A state employee who allegedly stabbed a man last month over a dispute regarding masks was disciplined three times in two years by the Michigan Department of Transportation, according to personnel filings released to The Detroit News through a public records request.
Sean Ruis, 43, was shot and killed July 14 in Eaton County after police said he stabbed a man at a Windsor Township Quality Dairy and then approached a deputy with two knives and a screwdriver when stopped in Delta Township.
The deputy fired several rounds at Ruis as he continued to approach her after receiving a verbal warning.
The 77-year-old Lansing man was “an innocent bystander” that Ruis attacked after he was asked by a Quality Dairy staff member to wear a mask, Quality Dairy said in a statement after the incident. Police initially said the man had confronted Ruis about his lack of a mask.
The 77-year-old Lansing man, John Duncan III, died Aug. 8, Duncan’s son told the Lansing State Journal.
Michigan State Police Lt. Brian Oleksyk declined to confirm Duncan’s death but said last week that the investigation into the stabbing and officer-involved shooting were ongoing.
Ruis, a 12-year employee of the state transportation department, was reprimanded, ordered to do training and suspended in three separate incidents between 2017 and 2018, according to state personnel records.
In March 2017, Ruis was issued a notice of reprimand for approaching a co-worker in February of the same year and questioning him about his use of leave.
“You had been previously instructed, multiple times, by your supervisor and by labor relations, that the employee’s use of leave is confidential,” the notice said. “You continued to confront this coworker even after he had informed you that you were harassing him.”
Ruis was ordered to do conflict training and adhere to state policies moving forward. He refused to sign the reprimand, the notice said.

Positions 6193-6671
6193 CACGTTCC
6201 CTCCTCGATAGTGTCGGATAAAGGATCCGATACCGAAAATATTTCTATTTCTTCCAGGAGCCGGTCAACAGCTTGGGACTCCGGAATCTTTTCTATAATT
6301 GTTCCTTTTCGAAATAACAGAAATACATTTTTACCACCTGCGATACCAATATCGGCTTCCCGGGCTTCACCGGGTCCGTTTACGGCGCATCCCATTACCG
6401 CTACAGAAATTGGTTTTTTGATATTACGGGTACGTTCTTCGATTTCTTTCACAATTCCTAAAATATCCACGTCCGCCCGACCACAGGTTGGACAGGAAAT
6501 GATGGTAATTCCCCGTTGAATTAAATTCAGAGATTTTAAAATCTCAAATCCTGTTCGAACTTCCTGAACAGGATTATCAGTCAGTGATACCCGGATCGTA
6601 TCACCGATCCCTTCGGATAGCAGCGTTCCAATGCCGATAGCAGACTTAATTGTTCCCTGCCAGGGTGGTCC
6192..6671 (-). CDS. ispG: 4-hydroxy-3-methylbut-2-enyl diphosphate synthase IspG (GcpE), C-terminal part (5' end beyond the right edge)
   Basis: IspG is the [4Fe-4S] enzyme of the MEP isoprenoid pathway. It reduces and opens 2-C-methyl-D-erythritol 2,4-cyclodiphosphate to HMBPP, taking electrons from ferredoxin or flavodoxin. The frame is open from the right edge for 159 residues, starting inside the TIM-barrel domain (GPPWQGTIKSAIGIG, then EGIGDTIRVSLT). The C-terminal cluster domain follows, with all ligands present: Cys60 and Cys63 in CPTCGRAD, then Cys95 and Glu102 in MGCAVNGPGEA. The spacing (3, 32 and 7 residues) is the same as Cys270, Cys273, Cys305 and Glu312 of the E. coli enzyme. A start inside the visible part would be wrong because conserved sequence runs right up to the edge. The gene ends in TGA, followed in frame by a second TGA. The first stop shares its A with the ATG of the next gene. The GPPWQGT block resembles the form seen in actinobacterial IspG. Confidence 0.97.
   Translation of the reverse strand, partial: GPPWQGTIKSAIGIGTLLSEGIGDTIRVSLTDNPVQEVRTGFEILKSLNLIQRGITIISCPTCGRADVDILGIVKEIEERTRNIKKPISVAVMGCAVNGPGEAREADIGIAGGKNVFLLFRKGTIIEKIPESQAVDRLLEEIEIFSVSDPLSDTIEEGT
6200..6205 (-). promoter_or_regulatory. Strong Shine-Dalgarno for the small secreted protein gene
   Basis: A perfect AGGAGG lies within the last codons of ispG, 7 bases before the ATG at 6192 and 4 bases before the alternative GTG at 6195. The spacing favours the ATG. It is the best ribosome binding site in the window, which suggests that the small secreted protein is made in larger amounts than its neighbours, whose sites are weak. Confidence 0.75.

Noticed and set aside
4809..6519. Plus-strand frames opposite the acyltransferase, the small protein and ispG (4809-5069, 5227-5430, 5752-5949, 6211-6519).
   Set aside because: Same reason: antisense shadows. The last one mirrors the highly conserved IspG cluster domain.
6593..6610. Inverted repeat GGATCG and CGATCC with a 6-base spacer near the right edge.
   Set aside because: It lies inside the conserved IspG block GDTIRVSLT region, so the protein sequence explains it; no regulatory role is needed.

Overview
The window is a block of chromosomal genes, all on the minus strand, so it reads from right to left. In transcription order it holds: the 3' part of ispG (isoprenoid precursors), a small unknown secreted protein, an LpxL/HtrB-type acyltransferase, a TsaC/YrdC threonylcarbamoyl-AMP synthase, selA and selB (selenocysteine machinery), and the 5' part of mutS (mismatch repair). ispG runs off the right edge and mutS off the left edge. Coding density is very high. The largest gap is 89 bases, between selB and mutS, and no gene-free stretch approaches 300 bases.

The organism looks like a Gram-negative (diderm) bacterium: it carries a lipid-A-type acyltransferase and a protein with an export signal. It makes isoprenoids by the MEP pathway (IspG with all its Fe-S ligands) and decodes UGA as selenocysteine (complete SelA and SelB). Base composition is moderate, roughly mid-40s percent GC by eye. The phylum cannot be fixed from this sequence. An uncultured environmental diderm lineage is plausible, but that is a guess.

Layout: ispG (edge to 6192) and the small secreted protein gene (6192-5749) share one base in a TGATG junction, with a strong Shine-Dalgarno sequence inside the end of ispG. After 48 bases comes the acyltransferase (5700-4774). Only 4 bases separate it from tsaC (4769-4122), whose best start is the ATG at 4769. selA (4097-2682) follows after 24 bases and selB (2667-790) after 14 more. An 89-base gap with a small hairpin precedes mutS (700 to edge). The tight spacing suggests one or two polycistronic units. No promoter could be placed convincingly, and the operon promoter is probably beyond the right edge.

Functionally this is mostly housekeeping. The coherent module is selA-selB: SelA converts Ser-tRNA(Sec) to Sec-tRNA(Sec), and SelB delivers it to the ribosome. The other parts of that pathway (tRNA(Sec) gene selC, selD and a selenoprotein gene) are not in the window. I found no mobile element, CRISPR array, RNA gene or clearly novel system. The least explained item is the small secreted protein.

In August 2017, Ruis was suspended for three days and required to take workplace violence training for “conduct unbecoming a state employee” and a violation of the department’s “workplace violence policy”
In April 2018, Ruis was issued a “notice of formal counseling” for “unacceptable” behavior at work that stemmed from interactions with a manager.
Ruis, according to the notice, was called by a labor relations manager after an employee said Ruis approached him in an “intimidating manner” and asked to see his employee identification.
The labor relations manager told Ruis he should speak to the security guard or supervisor if he suspected someone was in the Construction and Technology Building in Dimondale without permission.
Ruis told the manager “just because you’re in HR doesn’t mean you can tell me what to do in my own building,” and then said “forget you” before hanging up, according to the notice.
Ruis was instructed not to disrupt or approach other employees about employment issues and was told to “be respectful and professional in your communications with everyone while at work.”
“Failure to meet these expectations may lead to further corrective and/or disciplinary action, up to and including dismissal,” the notice said.
Ruis refused to sign the notice or take a copy, according to the record.